Sure, some people may have self-serving motives. In my MySpace and earlier Facebook days I trafficked more heavily in seeking approval or validation and loathe that I did. I have this thing where I often feel that I'm less amazing than how people see me. Fortunately, I have special people in my life who take me to task whenever I feel that way. Although I am occasionally downish in my status updates, I have been making an effort to be more positive. It's not an attempt to be Mr. Sunshine or to make people believe my life is more awesome than it is. It's a conscious change in focus. Instead of acknowledging what is flourishing or growing, I usually focus on what isn't. Instead of relishing what I have chosen, I grit my teeth about what I am passing up because I cannot be everything and I cannot do everything and how could I possibly be as amazing as some people tell me I am if I am not Doing All Things and Doing Them Well. I am working to change that practice — and it is exactly that: a practice. We practice so we can improve.

I don't know if I need therapy — sometimes I think I do, sometimes I think I don't. However, I write those more positive status updates out of a concerted effort to choose my perspective. I really can do better with how I focus on things and events in my life. I can make more effective choices about what I express and maybe my practice can have a good effect on others. It's pretty easy to be cynical about things and I try to fight cynicism when I can. I seldom enjoy experiences with cynics and I don't want to be that cynical guy. I'm the only one who can change that.

Monday, September 29, 2014

WAMA: Gender Vittles

These "Who Asked Me, Anyway" posts of mine admittedly seem a bit masturbatory: little pats on the back to get validation that I'm a good person and thinking The Right Way about any number of things. For me, they're more of a way to analyze and re-analyze my thoughts and opinions, and maybe ways to spark conversation among or between friends. They may agree, they may not. A friend of mine recently piped up about spanking and even people who didn't entirely agree were cordial.

Or if they wouldn't have been, they kept their mouths shut.

Of course, it wouldn't have been too long before I churned out another example ripe for the WAMA format. An associate of mine posted an article on a blog called "Comments From Men Over 40 to Run Away From." on her Facebook wall. I'll wait until you read it. It's okay. This'll still be here.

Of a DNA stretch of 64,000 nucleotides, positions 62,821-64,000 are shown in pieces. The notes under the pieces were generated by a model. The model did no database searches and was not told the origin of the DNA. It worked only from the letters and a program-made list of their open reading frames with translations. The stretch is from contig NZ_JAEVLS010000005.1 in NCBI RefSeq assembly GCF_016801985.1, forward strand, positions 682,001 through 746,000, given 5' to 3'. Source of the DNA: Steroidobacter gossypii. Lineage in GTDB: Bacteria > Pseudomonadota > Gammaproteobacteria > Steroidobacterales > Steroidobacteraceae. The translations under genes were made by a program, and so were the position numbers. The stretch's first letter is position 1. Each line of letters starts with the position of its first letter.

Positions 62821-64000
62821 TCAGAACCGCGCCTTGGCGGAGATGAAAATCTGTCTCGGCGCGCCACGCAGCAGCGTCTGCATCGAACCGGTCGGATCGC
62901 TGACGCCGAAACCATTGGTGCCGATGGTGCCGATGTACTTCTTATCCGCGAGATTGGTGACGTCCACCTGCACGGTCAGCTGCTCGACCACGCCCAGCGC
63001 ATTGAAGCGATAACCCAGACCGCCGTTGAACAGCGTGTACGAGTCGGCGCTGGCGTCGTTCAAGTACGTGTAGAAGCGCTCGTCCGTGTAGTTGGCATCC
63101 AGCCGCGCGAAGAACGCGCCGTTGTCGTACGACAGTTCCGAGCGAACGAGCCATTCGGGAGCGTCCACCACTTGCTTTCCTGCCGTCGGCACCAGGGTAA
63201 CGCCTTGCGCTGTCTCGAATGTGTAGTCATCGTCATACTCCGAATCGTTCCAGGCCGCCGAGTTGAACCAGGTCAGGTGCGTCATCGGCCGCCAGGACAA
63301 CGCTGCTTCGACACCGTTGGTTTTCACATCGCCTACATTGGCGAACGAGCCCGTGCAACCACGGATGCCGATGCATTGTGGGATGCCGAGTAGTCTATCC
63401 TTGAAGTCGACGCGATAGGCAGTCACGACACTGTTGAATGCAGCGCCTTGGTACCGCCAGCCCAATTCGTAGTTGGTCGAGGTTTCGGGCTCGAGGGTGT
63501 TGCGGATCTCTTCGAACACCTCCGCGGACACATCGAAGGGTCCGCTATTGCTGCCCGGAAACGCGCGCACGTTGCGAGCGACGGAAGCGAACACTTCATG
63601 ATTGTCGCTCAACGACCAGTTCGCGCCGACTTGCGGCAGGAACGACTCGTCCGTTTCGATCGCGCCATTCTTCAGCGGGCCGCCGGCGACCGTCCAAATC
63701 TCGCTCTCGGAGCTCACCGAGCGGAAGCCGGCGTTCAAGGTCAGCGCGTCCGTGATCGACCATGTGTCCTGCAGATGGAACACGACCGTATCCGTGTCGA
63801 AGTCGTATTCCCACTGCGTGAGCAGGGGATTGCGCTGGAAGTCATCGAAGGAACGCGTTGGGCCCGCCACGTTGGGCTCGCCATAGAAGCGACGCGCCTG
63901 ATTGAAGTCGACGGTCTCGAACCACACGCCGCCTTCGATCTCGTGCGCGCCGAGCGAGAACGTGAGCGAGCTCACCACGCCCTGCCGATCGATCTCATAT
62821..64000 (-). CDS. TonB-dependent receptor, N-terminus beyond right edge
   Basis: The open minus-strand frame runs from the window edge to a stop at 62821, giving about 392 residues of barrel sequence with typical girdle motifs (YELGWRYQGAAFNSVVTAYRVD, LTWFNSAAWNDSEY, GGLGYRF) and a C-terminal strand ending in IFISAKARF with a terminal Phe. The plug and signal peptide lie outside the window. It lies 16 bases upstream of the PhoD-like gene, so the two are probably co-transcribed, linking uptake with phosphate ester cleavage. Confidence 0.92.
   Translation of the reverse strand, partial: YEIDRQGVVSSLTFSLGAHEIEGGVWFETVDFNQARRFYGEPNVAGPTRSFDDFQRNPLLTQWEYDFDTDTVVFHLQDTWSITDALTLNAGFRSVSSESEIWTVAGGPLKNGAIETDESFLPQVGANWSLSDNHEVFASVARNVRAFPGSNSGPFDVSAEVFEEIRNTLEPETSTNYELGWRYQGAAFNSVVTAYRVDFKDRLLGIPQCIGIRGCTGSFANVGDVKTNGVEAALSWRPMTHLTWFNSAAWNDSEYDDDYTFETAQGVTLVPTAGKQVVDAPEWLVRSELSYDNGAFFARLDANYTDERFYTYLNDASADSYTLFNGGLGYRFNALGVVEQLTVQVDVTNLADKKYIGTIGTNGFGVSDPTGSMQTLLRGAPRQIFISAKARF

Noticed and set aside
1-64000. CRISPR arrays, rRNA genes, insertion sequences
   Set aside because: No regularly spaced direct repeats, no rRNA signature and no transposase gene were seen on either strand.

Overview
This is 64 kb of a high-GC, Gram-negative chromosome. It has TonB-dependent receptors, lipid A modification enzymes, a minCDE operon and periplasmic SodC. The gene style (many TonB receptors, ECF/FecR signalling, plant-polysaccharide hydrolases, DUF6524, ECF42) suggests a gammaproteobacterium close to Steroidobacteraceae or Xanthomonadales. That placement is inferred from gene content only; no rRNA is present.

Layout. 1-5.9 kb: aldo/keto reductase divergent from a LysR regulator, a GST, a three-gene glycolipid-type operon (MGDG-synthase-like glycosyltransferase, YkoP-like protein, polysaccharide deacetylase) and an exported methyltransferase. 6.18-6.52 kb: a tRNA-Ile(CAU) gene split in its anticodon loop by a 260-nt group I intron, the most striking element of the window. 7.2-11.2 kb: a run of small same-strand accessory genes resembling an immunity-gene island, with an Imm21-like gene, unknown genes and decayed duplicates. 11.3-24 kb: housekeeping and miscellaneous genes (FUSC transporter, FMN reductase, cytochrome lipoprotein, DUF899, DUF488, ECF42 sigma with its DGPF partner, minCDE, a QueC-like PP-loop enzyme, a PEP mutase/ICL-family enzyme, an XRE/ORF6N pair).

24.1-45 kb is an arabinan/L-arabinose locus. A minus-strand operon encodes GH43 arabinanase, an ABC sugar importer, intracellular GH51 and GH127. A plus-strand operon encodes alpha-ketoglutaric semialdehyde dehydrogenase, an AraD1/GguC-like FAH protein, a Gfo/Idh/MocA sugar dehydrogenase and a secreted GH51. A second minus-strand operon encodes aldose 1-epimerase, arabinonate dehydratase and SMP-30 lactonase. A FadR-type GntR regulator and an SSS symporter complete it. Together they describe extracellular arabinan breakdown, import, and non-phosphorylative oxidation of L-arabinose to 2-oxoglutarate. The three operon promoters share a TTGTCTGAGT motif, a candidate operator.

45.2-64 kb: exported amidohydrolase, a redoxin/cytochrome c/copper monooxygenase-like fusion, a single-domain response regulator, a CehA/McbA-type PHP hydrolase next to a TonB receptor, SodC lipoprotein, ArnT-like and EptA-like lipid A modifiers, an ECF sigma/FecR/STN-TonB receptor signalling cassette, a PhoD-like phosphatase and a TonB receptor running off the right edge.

Back? All right. Let's dance.

I thought it was funny and made sense. I know as a guy that women have to be on the lookout for creeps and people who would hurt them. I tend to find a kinship between that and the fact that as a black guy, one of my survival mechanisms is to be aware that I likely have to make some people feel at ease with my presence in one way or another each day, or prove that I do indeed intend to pay for that, or that I have no interest in manhandling me that fiiiiiiine white woman. One male friend of hers took some umbrage at the post, frustrated at the idea that a guy might not be able to say these things without a woman thinking he's a creep. He was angry. He thought it was unfair. He thought that it was outrageous that he had to watch what he said on the off chance that he might be prejudged in a negative way. I thought that his reaction was typical of something you see a lot of nowadays in some people during anything that could become (or has already become) a discussion about privilege.

My first statement:

"I can totally understand your reaction, [female friend]. And seeing as how I am someone who is also not entirely of the "cultural default" of the USA, it doesn't seem such an outrage-inducing concept to consider how I might be viewed by others before or after I open my mouth, let alone when I enter a room. I'm laughing and cringing with you.


[Male friend of female friend], I think it's something that more men would do well to practice awareness of: be aware of how what we say can be perceived. Make no assumptions that someone will understand that we're just being nice and even then, we aren't owed the time of day just because we're genuinely being nice. It's sometimes difficult not to take offense, but it's not always how we're being, but rather how we're being received. Women deal with daily crap guys don't."

He then responded: